Seagate to unveil monster hard drives. 750 gigabytes!!

Discussion in 'Computers' started by Lefty Wilbury, Apr 26, 2006.

  1. Lefty Wilbury
    Offline

    Lefty Wilbury Active Member

    Joined:
    Nov 4, 2003
    Messages:
    1,109
    Thanks Received:
    36
    Trophy Points:
    36
    Ratings:
    +36
    http://www.msnbc.msn.com/id/12492893/

    Seagate to unveil monster hard drives
    Barracuda 7200.10 first to reach 750-gigabyte milestone

    Updated: 7:49 a.m. ET April 26, 2006
    SAN JOSE, Calif. - Seagate Technology LLC is beefing up the capacity of its hard disk drives to a whopping 750 gigabytes, offering consumers of digital media more storage for their computers than ever before.

    The drive Seagate will introduce Wednesday, the Barracuda 7200.10, is the first computer desktop disk drive to hit the 750-gigabyte mark and represents a 50 percent increase from the previous industry maximum of 500 gigabytes.

    Scotts Valley-based Seagate, the world’s largest disk-drive maker, is first releasing the product as an internal drive for PC makers. Next week, it plans to introduce external hard drives — add-ons that consumers can use to supplement their existing computer setups — with a suggested retail price of $559.


    After that, Seagate plans to introduce versions for other consumer electronics, such as digital video recorders that are growing in popularity as standalone set-top-boxes or part of cable and satellite television receivers.

    For consumers, the beefier drives mean they can store more movies, photos, games and songs with less worry about quickly running out of space. They also could have larger backup drives to ensure against data loss when their drives crash. (Seagate offers a five-year warranty on its drives.)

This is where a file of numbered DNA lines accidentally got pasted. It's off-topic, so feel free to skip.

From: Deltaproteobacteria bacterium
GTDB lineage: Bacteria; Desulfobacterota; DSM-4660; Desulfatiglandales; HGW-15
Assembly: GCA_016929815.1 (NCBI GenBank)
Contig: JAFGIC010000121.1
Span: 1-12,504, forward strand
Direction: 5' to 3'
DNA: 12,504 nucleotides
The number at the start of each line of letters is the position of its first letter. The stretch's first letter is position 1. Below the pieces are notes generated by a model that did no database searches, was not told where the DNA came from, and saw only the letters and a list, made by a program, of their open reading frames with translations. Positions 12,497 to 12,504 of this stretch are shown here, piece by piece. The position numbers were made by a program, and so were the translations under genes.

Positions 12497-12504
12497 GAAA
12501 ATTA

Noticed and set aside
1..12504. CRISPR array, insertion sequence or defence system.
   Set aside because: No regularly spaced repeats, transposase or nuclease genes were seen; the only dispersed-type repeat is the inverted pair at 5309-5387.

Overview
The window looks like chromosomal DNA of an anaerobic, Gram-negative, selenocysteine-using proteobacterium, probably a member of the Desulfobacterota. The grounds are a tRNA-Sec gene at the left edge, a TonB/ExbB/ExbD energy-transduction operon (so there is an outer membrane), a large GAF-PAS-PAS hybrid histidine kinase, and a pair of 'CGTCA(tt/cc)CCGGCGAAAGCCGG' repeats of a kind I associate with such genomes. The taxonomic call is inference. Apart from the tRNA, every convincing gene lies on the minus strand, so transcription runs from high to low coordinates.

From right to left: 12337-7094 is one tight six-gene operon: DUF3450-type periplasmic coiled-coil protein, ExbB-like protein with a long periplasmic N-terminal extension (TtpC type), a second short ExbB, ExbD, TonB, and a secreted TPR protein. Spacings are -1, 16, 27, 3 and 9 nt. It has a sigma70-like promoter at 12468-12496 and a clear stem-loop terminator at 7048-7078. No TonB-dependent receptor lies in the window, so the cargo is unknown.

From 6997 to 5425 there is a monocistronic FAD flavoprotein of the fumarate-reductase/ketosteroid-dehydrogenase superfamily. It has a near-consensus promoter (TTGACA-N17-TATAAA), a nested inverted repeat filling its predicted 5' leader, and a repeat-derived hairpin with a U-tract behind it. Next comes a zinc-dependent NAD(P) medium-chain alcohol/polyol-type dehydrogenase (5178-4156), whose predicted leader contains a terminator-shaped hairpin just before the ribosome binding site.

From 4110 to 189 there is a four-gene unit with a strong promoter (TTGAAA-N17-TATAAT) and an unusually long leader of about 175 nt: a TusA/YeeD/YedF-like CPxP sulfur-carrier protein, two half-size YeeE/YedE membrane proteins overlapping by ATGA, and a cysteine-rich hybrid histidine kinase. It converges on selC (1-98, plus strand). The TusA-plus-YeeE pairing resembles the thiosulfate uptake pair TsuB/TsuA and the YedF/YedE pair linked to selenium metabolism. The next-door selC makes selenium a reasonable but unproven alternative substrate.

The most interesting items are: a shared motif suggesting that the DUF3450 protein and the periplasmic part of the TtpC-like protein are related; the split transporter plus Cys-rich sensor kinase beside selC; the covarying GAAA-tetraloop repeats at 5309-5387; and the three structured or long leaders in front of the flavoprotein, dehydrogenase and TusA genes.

Analysts say a 750-gigabyte drive could hold roughly 375 hours of standard-definition television programming, about 75 hours of high-definition video, or more than 10,000 music CDs converted to the MP3 digital audio format.

    For the hard drive industry, the capacity milestone pegs the biggest, fastest jump in its 50-year history.

    The big leap stems from a new so-called “perpendicular recording” technology that allows drive makers like Seagate and rival Hitachi Global Storage Technologies to boost the density of a disk by aligning bits of data vertically rather than horizontally. At the same time, fewer moving components are needed in the drives.

    The advances are leading to the largest, most reliable disk drives yet, said Seagate product marketing manager Joni Clark.

    Before long, consumers will have terabyte-, or 1,000-gigabyte, drives at their disposal, Clark said.
     
  2. The ClayTaurus
    Offline

    The ClayTaurus Senior Member

    Joined:
    Sep 19, 2005
    Messages:
    7,062
    Thanks Received:
    332
    Trophy Points:
    48
    Ratings:
    +333
    That'll hold a lot of donkey porn...
     
  3. Hobbit
    Offline

    Hobbit Senior Member

    Joined:
    Mar 25, 2004
    Messages:
    5,099
    Thanks Received:
    420
    Trophy Points:
    48
    Location:
    Near Atlanta, GA
    Ratings:
    +421
    I WANT ONE!!

    But not for donkey porn. I want it to store, uh, completely legally acquired music and software.
     
  4. no1tovote4
    Offline

    no1tovote4 VIP Member

    Joined:
    Apr 13, 2004
    Messages:
    10,294
    Thanks Received:
    616
    Trophy Points:
    83
    Location:
    Colorado
    Ratings:
    +616
    Yes, I want one for my legally acquired music... Yes, legally acquired....
     
  5. waltky
    Online

    waltky Wise ol' monkey Supporting Member

    Joined:
    Feb 6, 2011
    Messages:
    20,880
    Thanks Received:
    1,791
    Trophy Points:
    215
    Location:
    Okolona, KY
    Ratings:
    +3,884
    Using DNA to store digital data...
    :confused:
    Study: Digital information can be stored in DNA
    Jan 23,`13 -- It can store the information from a million CDs in a space no bigger than your little finger, and could keep it safe for centuries.

     

Share This Page